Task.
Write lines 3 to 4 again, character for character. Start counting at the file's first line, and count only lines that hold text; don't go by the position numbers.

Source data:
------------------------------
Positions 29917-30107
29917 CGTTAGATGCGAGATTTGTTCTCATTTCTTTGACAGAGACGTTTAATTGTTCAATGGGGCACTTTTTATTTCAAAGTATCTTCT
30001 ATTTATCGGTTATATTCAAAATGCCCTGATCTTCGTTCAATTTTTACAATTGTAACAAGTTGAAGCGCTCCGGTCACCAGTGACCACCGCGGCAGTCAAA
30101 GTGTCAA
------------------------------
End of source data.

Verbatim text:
30001 ATTTATCGGTTATATTCAAAATGCCCTGATCTTCGTTCAATTTTTACAATTGTAACAAGTTGAAGCGCTCCGGTCACCAGTGACCACCGCGGCAGTCAAA
30101 GTGTCAA